Room Magazine - - BAKER -

I have fol­lowed a crooked line back to her par­tic­u­lar grace. The edges of me un­tidy, tongue coarse as a burlap sack. Hard. Learned prayers lus­cious like rust, a pickup back­seat fuck, a husk of a trac­tor grill thick with grasshop­pers. The more taboo things I do with my body the less mon­strous my body be­comes.

Soft as the sum­mer wheat scored through by a high­way back to where I was born.

We don’t get the saints we need: we dream them into be­ing the way the cleft of a val­ley wel­comes the river. So a girl dreams a femme who would get down on her knees for her, whose heart was the naked prairie and then the fire again, who could muster con­cern for women’s pain and other earthly things.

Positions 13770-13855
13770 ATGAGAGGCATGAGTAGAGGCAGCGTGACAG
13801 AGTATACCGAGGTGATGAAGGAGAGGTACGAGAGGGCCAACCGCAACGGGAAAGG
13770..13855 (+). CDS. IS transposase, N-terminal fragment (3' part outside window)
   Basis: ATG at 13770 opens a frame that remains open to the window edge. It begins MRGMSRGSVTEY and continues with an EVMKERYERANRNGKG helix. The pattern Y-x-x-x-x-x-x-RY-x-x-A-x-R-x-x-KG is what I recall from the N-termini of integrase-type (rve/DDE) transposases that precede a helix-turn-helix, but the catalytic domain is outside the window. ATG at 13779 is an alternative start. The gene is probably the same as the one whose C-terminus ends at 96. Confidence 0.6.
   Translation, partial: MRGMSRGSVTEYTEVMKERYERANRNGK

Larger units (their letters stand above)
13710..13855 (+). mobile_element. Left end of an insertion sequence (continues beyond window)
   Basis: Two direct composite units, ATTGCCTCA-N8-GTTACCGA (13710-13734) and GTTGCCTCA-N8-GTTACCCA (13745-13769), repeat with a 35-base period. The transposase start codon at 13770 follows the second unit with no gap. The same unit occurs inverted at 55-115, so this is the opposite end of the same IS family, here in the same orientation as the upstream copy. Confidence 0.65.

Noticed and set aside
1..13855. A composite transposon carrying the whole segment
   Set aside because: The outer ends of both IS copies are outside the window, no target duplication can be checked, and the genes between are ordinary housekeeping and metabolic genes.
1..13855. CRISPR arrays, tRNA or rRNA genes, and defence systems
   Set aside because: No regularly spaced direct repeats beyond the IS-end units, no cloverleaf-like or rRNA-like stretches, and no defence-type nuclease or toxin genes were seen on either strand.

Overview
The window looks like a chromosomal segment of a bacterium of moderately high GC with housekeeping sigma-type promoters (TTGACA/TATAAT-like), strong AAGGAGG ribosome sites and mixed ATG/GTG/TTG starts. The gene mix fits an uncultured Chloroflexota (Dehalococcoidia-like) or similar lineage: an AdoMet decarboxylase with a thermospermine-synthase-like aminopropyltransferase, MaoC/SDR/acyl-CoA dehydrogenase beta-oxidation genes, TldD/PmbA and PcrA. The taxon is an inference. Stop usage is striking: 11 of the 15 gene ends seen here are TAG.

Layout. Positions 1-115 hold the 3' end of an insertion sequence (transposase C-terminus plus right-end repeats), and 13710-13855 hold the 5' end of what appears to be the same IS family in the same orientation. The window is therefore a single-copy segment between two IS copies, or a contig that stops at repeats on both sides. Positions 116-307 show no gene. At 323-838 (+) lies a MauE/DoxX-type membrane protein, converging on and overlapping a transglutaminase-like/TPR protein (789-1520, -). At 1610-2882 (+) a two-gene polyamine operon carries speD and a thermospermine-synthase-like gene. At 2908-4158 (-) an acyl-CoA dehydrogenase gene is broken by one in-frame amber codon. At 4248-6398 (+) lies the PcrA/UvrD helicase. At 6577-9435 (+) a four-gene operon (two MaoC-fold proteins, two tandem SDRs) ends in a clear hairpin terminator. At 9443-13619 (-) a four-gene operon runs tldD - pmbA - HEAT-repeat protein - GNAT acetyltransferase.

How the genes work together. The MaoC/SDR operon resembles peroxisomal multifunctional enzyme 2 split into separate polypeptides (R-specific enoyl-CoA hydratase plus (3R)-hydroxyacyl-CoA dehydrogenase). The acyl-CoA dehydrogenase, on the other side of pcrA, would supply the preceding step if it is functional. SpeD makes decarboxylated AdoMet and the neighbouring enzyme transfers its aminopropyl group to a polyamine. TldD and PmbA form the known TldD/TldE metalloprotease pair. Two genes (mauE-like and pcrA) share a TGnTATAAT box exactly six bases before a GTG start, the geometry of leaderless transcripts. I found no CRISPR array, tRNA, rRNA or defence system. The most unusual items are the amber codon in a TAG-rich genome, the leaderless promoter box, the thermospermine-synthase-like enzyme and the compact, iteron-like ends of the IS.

For me, she peels back the screen door to savour a moth, rest­ing, and hear how the wind hushes the fields.

How the air sizzles and cracks like an ac­etate song as the sky gath­ers it­self and crick­ets croon in the old mother’s tongue.

She turns words of her first lan­guage in my open mouth And falls like light­ning into the cup of this night.

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